The cause of the fire that broke out in the early morning hours of Sunday on the 500 block of Washington Street is still under investigation by the state police fire marshal.
Multiple crews from Huntingdon, Blair and Mifflin counties were dispatched to a three-alarm dwelling fire at 515 and 517 Washington St. that began at 3:40 a.m. Sunday morning, destroying apartments and a business, M&T Vacuums.
According to Corey Stuller, a Huntingdon Borough Police officer, he was on a routine patrol driving down Washington Street when he noticed the fire and called it in to Huntingdon County 911 Center.
Stuller also relayed to The Daily News that seven people, along with four cats and three dogs, escaped with no harm, from the apartments in each building.
The Red Cross was able to provide disaster relief for all who were displaced as a result of the fire.
Huntingdon Regional Fire & Rescue Chief Gary Garner said the cause of the fire is currently under investigation; however, he believes the fire started on the top floor of 515 Washington St., and the fire spread quickly to the neighboring building.
However, Garner said because of the quick work from firefighters on the scene from multiple companies throughout the county, they were able to contain it so it didn’t spread.
“The crews did a great job holding the fire to those buildings,” said Garner. “The fire could have potentially impacted another business, Cloudminders.”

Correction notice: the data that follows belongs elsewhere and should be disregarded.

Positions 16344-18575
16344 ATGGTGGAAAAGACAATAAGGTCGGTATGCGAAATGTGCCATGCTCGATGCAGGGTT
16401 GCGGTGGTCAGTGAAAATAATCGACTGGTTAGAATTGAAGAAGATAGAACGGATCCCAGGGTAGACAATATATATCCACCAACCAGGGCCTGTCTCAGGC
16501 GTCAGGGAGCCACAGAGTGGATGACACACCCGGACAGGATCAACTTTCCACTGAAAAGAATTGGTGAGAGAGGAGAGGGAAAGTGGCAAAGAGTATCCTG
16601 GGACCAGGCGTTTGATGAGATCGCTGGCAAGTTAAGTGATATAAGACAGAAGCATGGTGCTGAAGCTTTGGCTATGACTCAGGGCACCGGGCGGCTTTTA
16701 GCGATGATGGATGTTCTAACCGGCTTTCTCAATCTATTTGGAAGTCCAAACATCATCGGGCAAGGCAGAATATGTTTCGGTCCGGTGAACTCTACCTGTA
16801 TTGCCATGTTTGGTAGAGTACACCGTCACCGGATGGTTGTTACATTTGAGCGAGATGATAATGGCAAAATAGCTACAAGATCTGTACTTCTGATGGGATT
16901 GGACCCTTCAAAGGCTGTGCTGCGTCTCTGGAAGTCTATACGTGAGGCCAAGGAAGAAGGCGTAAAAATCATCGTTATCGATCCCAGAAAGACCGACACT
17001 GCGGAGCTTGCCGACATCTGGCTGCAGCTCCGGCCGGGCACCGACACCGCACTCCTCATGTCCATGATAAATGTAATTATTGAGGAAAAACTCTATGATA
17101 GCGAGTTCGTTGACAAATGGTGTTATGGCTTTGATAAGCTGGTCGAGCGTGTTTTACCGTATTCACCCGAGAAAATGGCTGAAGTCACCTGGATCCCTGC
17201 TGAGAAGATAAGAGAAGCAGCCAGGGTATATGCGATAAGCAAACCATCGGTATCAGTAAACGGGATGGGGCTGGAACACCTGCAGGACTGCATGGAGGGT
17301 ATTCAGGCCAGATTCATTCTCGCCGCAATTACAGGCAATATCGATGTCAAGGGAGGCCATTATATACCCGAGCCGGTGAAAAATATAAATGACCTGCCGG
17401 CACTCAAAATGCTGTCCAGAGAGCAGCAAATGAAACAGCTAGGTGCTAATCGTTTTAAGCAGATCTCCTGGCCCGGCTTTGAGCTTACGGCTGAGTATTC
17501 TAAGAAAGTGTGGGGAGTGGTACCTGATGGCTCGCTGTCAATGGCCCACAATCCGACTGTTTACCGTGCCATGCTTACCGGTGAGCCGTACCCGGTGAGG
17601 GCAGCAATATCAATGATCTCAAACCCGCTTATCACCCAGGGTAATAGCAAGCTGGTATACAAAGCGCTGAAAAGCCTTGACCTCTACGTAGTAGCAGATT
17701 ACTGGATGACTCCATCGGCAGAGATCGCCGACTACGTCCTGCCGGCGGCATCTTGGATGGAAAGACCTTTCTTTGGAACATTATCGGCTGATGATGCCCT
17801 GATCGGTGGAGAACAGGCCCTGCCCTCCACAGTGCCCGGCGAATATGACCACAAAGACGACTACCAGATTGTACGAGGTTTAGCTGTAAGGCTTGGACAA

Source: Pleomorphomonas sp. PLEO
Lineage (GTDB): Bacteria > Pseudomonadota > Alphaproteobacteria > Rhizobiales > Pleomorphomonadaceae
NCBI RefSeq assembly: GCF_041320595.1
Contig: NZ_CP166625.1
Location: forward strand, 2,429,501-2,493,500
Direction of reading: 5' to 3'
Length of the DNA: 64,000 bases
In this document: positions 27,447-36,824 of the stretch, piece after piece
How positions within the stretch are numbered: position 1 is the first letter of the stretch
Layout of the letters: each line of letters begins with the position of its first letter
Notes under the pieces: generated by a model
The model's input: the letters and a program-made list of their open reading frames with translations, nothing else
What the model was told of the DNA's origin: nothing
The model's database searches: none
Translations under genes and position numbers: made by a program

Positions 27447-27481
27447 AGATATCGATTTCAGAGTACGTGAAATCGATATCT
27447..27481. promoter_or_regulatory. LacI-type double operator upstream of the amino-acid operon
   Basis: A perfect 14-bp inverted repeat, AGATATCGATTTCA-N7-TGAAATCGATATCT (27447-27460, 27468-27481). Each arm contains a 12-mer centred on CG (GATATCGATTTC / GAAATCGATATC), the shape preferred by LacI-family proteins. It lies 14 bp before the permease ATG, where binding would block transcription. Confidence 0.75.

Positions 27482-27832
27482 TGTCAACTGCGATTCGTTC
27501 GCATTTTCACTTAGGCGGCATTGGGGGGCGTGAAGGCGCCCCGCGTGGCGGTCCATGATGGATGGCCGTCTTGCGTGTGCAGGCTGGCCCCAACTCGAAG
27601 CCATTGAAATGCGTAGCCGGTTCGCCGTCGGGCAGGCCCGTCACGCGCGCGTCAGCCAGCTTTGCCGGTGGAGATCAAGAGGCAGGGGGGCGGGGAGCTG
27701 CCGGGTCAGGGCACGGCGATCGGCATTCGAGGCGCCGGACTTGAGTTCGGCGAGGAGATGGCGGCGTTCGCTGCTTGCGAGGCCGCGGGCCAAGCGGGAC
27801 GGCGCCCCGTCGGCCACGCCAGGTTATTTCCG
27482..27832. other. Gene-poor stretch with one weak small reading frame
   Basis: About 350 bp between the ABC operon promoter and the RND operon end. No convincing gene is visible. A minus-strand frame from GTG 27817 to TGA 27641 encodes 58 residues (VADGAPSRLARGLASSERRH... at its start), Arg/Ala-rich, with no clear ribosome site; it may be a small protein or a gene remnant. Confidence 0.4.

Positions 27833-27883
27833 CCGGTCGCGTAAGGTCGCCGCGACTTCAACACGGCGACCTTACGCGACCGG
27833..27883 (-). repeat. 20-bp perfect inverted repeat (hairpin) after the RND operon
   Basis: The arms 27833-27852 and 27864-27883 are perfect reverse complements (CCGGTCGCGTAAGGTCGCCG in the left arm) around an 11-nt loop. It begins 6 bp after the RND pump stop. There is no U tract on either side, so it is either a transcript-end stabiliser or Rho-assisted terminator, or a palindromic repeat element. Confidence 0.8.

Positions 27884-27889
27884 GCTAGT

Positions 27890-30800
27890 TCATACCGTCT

Garner further explained that though it appears to look like three buildings were impacted, the building at 517 Washington St. is one building with two empty storefronts on the bottom floor.
Garner also couldn’t confirm for certain if the building owners have insurance, but he believes they do.
Additionally, no firefighters were injured, though there were ambulance crews available at the Huntingdon Drop-In Center in case anyone needed assistance.
Garner also thanked the many people who provided the first responders with food and water throughout the duration of the fire.
“I want to thank the several locations who reached out to us to provide us with food and water,” he said.
A Facebook post circulating is seeking donations for clothing items for those displaced as a result of the fire, including women’s size 20 pants, 3XL shirts and size 10 shoes, mens size 34-35 and length 32 in pants and large and extra large in shirts, men’s size 29-30 in jeans and medium shirts and girls sizes 7-8 in shirts and pants and size 5-6 in shoes.
Anyone who wants to make a clothing donation is encouraged to drop them off at 1509 Washington St. and leave them in a neat pile on the porch.
Emergency personnel dispatched to the scene in addition to Huntingdon Regional Fire & Rescue included Smithfield, Marklesburg, Alexandria, Petersburg, Mount Union, Mill Creek, Stone Creek Valley volunteer fire companies, Mapleton Fire Department, Twin Creeks Ambulance, Juniata Valley Ambulance, Huntingdon Ambulance, as well as crews from Mifflin and Blair counties.